2. The establishment of Christmas and Easter in Europe had pagan connections but we do not abandon these holidays. Neither should we abandon All Hallows Eve. Much of the beef of conservative Christians surrounding Halloween is centered around how pagan observances where mash together with Halloween. Most Christians may not understand that Christmas was opted for a December observance because of the Nordic holiday of Yule (ever heard of a Yule log?) Many scholars believe that Jesus’ birthday was in fact during warmer months rather than colder months. For the ancient pagans, in the beginning of the winter solstice, the days became shorter and the weather became much colder. As a pagan observance, the Scandinavian cultures would keep a fire going with a giant tree or log for people often made sacrifices before an oak tree for a period of 12 days… a connection with the 12 days of Christmas? Not to mention the Christmas tree. Pagans would burn or use evergreens in their festivals.

The observance of Easter is the celebration of Christ’s resurrection. However, The modern English word “Easter“ can be traced to an older English word Ēastre or Ēostre or Eoaster, which refers to Eostur-monath, a month that the Germanic peoples named after the goddess Ēostre. If the word Easter has connections to pagan rituals of celebrating the spring time, does that devalue Easter? No.

3. Understanding that early Christians contextualized early pagan holidays into Christian holidays helps us to see that we do not have to compromise our beliefs with pagan ones. Anthony McRoy, a Fellow of the British Society for Middle East Studies at Wales Evangelical School of Theology reminds us:

Of course, even if Christians did engage in contextualization—expressing their message and worship in the language or forms of the local people—that in no way implies doctrinal compromise. Christians around the world have sought to redeem the local culture for Christ while purging it of practices antithetical to biblical norms. After all, Christians speak of “Good Friday,” but they are in no way honoring the worship of the Norse/Germanic queen of the gods Freya by doing so.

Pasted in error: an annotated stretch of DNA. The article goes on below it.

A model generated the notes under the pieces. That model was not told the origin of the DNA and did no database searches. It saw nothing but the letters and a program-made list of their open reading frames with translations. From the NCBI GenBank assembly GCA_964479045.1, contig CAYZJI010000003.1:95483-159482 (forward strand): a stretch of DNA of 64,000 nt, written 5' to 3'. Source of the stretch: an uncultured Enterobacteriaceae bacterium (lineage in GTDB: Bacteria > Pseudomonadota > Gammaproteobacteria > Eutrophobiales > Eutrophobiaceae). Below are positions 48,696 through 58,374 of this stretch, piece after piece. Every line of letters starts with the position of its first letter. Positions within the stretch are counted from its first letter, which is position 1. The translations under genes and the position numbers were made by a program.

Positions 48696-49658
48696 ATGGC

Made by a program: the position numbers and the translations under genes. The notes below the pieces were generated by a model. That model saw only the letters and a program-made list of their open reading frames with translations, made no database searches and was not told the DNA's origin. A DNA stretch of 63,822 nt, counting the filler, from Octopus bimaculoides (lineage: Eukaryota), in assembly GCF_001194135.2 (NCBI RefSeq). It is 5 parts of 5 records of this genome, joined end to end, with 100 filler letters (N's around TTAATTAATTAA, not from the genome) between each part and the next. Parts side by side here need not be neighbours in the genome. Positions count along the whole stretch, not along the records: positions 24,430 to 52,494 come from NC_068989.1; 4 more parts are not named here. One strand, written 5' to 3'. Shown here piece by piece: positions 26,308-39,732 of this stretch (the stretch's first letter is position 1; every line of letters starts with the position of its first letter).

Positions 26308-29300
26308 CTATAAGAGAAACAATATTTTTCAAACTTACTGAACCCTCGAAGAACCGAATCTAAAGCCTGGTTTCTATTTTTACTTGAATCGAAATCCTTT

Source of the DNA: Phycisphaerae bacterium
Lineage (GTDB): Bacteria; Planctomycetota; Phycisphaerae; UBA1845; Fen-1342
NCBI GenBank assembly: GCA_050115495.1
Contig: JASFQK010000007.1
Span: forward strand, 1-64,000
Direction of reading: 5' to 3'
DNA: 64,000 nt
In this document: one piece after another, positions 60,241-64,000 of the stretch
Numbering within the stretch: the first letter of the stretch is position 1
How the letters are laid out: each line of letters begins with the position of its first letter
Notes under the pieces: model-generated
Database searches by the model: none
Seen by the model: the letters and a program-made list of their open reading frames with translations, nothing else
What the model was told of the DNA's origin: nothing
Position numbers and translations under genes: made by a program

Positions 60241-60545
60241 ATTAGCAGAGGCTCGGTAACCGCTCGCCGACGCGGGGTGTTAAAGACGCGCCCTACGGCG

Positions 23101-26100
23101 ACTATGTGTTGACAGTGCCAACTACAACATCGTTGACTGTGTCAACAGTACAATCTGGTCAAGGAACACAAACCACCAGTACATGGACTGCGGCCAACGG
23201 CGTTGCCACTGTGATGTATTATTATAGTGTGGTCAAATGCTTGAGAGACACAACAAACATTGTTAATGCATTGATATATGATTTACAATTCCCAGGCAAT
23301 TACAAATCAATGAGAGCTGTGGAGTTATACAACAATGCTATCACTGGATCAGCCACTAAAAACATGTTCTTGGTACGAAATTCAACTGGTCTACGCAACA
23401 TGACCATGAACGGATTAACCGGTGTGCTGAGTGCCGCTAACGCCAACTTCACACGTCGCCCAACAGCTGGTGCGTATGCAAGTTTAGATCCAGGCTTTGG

4. “Evil” themes in our current secular Halloween observances were not always present. Thus, we can recapture the spiritual with the innocent. Halloween does not have to be a holiday filled with Draculas, bloody masks, or witches. There was a time when children dressed up, but their costumes were not sinister. Sue Ellen Thompson’s book Holiday Symbols records that during the Great Depression, “children often disguised themselves as hobos, burglars, pirates… in other words, as economic and social outcasts, symbolic of the troubles from which their parents were struggling to escape.” (link) Those children were trying to make light of their situation. In many cultures, taunting or comically characterizing personal cultural strife was a way of triumphing over that which could not be over come in their collective psyche.

Elesha Coffman wrote , “Festival of Fears”, in Christianity Today that Halloween in the 19th century were devoid of scary masks and monsters: